"Poverty is not all about income, but without sufficient investment in income supports, a real living wage and affordable childcare for low-income families, it will be impossible for the Government to meet their own poverty reduction targets.

We regret that the Government has not committed to introducing a weekly cost of disability payment but acknowledges the extra temporary payments for carers and people with disabilities will provide some short-term support.

Overall, it is very much what we feared following last year's Budget when the emphasis was on one-off payments and less on actions that would seriously impact poverty reduction among those in work on low pay and those in receipt of social protection payments."

SVP says the social protection system must move in line with other European countries and benchmark it to an adequate level. Benchmarking the basic rate of social welfare to the cost of a Minimum Essential Standard of Living would mean that rates would never be so low that people are unable to afford essentials such as food, utility bills, housing, transport, basic household goods and having the means to participate in our community.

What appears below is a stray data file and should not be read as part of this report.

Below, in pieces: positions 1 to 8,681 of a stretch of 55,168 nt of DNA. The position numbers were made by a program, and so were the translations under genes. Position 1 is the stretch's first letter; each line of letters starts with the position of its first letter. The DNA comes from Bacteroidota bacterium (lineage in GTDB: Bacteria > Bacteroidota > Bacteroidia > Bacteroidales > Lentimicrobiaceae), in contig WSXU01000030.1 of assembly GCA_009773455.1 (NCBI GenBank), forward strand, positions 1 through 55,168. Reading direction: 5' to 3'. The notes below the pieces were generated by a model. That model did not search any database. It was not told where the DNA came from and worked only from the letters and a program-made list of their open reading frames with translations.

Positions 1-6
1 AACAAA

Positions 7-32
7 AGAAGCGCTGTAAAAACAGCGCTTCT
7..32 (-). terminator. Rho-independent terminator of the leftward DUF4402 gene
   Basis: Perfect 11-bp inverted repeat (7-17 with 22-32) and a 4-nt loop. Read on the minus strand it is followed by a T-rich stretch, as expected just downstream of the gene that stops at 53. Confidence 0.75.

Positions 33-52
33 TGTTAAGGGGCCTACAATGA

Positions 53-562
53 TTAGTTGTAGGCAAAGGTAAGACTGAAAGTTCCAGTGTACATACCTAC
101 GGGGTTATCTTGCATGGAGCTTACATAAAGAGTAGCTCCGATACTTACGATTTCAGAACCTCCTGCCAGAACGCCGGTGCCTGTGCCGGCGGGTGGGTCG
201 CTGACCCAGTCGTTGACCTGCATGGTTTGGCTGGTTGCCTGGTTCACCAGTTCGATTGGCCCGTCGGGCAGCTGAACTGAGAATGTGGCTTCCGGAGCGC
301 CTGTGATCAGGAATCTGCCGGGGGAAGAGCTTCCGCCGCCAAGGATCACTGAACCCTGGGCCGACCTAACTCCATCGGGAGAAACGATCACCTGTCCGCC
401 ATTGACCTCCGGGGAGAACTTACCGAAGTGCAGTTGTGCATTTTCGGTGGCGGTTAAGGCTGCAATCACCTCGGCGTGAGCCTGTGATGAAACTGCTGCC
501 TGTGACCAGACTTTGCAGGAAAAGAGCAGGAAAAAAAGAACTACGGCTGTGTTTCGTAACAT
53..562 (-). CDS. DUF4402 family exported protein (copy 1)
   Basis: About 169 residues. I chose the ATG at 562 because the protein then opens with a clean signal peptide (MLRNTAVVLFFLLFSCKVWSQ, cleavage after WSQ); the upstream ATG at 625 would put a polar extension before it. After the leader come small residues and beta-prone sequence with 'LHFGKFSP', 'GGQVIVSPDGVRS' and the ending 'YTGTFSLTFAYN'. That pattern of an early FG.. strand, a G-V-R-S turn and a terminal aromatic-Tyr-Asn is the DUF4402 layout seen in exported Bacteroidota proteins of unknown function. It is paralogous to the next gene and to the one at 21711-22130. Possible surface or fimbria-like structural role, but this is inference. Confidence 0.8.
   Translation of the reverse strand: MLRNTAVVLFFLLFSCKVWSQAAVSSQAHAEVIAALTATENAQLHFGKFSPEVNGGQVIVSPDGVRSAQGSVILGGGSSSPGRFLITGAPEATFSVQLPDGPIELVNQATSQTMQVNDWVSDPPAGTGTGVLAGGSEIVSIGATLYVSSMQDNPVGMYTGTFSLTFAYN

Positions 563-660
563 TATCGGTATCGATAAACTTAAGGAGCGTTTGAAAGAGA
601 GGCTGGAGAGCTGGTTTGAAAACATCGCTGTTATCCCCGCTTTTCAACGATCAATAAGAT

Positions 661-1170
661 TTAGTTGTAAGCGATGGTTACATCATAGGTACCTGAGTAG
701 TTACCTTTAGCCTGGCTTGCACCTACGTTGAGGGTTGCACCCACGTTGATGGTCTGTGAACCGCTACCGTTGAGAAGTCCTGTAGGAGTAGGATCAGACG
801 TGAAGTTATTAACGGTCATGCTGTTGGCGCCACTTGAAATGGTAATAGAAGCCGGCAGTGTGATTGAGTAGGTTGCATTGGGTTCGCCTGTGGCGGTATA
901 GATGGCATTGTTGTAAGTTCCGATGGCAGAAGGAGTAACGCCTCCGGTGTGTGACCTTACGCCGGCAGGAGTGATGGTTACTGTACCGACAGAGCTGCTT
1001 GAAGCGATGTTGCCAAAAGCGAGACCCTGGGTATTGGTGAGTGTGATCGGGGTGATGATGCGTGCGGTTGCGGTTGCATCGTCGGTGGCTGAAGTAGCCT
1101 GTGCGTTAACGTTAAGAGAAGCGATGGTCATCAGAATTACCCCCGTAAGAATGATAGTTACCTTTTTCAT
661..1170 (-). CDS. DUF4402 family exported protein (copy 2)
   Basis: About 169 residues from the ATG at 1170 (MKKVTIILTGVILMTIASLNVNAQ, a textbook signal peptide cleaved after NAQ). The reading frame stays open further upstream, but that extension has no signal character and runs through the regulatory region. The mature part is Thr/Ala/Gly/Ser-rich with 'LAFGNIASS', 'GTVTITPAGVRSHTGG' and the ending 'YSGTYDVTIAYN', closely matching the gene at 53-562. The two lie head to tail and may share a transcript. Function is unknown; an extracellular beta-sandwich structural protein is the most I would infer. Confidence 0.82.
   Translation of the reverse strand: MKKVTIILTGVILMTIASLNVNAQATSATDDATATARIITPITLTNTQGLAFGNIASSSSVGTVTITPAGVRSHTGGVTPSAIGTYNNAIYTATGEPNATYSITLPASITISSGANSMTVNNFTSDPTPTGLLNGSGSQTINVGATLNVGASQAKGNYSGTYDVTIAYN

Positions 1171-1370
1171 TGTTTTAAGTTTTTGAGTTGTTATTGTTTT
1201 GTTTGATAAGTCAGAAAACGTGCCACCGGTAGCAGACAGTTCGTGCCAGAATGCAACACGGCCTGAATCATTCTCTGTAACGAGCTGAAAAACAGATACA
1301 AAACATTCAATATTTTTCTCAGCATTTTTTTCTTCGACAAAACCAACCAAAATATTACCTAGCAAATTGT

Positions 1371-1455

SVP chair of the National Social Justice Committee, Nessan Vaughen, said: "This year, we saw a 20% decline in back-to-school calls as parents and children saw the benefit of the free schoolbooks at the primary level. While limited, the decision to extend to the junior cycle is very welcome. We are also really glad to see the extension of Child Benefit to students who are 18. In our experience, the cost of 6th year is a contributing factor to early school leaving, and we are hopeful this will make a difference to students experiencing disadvantage next year."